On the other hand, if you tend to ride on the hoods or drops for technical riding, then the cross levers would do nothing for you.
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Old 08-05-18, 05:26 PM
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rosefarts
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I fiddled with the levers for a while and couldn't find a spot I liked them. I thought they were in the way and it felt like my fingers would get stuck under them. I also thought they were too long, I might have sawed an inch or so off the ends to really like them. It was enough strikes against them that I chose to leave them off. They're still in my pile of stuff if I feel that I need them later.
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Old 08-05-18, 06:03 PM
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One real plus of interrupter brakes is that on really steep descents, you can get your weight further back. If you are going to see steep gravel, that might make them worthwhile. Drawbacks are very few, I have them on one bike set up as a gravel rig. One nice place to use them from is right out at the bend, using two fingers on the end of the lever. That leaves a lot of real estate for additional clamps on either side of the interrupters.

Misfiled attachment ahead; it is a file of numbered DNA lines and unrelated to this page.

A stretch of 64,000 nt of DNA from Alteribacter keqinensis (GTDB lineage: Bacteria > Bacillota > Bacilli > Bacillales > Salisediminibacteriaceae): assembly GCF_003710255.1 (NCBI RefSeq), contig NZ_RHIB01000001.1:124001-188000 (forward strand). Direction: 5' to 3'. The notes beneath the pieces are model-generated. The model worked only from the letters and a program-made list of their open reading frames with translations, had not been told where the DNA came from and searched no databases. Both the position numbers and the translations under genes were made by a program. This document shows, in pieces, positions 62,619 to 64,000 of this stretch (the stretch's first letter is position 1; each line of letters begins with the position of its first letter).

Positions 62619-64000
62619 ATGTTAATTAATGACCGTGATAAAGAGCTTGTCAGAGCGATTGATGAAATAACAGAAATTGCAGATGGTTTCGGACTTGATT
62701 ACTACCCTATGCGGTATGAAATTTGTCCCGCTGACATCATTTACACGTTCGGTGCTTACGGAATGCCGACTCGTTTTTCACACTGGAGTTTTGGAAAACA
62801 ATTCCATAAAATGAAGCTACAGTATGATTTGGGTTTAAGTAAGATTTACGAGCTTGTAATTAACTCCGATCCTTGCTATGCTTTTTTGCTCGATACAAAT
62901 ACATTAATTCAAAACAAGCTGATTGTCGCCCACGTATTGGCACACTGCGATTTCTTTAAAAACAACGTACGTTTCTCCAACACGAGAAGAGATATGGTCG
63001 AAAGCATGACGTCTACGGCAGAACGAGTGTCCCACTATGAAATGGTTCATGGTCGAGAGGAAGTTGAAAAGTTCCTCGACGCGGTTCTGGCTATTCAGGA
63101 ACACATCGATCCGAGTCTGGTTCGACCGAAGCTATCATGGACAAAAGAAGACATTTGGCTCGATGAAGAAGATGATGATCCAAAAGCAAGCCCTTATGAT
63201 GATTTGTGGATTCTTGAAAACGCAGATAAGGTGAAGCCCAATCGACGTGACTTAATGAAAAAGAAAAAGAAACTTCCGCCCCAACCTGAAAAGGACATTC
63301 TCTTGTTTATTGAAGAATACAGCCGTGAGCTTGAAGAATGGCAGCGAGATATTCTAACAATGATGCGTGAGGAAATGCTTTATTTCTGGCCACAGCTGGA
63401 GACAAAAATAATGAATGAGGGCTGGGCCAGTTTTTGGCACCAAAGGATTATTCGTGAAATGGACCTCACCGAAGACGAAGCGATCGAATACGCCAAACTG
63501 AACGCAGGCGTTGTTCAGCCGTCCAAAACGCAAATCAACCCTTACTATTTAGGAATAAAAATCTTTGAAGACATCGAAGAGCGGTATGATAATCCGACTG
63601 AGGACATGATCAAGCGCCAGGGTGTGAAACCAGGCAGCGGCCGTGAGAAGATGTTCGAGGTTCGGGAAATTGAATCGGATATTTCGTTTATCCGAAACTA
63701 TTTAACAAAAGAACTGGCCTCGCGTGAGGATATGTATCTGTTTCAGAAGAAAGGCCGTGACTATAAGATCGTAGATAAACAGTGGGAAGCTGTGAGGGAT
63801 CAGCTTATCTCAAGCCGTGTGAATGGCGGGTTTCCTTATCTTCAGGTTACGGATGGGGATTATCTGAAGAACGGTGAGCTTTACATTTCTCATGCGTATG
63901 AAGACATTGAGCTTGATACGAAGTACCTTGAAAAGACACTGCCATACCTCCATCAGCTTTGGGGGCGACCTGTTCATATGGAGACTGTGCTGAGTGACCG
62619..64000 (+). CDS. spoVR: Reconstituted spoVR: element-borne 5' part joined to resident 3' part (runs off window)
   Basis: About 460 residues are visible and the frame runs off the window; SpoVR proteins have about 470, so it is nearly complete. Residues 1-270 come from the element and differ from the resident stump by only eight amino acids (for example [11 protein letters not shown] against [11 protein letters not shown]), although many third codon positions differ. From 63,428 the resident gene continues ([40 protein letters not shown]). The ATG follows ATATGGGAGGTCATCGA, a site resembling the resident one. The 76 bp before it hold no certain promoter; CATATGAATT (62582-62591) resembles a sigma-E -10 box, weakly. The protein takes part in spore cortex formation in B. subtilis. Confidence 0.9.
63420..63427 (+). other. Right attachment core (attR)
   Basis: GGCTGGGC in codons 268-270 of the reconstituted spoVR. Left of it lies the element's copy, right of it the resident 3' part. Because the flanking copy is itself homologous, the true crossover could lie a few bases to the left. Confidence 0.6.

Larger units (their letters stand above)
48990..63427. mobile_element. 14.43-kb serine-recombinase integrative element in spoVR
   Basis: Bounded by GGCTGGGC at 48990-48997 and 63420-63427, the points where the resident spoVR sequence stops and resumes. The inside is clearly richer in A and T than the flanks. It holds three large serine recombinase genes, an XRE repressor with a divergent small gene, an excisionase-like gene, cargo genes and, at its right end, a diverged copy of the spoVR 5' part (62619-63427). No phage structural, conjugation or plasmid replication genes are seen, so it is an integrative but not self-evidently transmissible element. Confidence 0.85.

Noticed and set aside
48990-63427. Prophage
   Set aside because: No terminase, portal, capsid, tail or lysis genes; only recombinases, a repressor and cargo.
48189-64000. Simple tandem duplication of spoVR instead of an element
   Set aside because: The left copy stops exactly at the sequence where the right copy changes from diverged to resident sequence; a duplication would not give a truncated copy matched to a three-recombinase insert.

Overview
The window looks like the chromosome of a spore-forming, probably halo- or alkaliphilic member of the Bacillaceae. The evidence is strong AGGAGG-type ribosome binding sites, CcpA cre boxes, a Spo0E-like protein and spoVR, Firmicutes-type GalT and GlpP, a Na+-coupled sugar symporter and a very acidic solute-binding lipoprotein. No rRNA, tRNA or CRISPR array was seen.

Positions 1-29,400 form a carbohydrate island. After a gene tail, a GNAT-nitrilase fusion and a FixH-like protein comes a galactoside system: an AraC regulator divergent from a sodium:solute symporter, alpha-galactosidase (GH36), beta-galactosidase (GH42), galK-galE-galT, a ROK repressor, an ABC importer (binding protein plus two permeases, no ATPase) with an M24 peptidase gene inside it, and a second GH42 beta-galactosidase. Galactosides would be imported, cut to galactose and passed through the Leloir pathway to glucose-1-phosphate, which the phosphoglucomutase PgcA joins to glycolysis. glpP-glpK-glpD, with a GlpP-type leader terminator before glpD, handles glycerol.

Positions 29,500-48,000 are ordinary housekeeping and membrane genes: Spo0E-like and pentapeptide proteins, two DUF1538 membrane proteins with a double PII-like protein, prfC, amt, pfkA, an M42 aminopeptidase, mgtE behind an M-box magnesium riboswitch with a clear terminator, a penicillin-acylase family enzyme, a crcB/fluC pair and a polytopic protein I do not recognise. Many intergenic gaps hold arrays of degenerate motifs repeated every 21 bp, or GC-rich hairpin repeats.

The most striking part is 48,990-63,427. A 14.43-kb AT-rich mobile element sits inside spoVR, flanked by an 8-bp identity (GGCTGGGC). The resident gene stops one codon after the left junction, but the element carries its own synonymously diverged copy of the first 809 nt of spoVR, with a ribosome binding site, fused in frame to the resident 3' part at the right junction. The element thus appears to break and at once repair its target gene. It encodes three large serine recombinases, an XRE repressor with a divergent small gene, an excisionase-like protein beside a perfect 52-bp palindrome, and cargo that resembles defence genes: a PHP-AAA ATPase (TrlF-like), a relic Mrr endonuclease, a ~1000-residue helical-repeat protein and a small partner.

When I am not using them, I am completely unaware of their presence. On the regular levers, I feel no difference at all. (Edit: I set them up so they are hidden behind the bars when I ride. If I cannot see them, they don't slow me down. The well documented corollary to the placebo effect. )

Ben

Last edited by 79pmooney; 08-05-18 at 06:06 PM.
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Old 08-05-18, 06:47 PM
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I like them when I'm on the bar tops and drinking from the water bottle. For some reason, I tend to pull from the bottle when I'm coming to a stop for an intersection. My new bike doesn't have them, so I've learned to drink at a different time.
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Old 08-06-18, 07:46 AM
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Love the ones I have on my fuji road bike. I want to put them on my gravel bike now. Once ya start using them you see the advantage of having them more and more.
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Old 08-06-18, 02:50 PM
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Originally Posted by 79pmooney View Post
One real plus of interrupter brakes is that on really steep descents, you can get your weight further back. If you are going to see steep gravel, that might make them worthwhile. Drawbacks are very few, I have them on one bike set up as a gravel rig.
to each their own, everyone rides different, etc etc.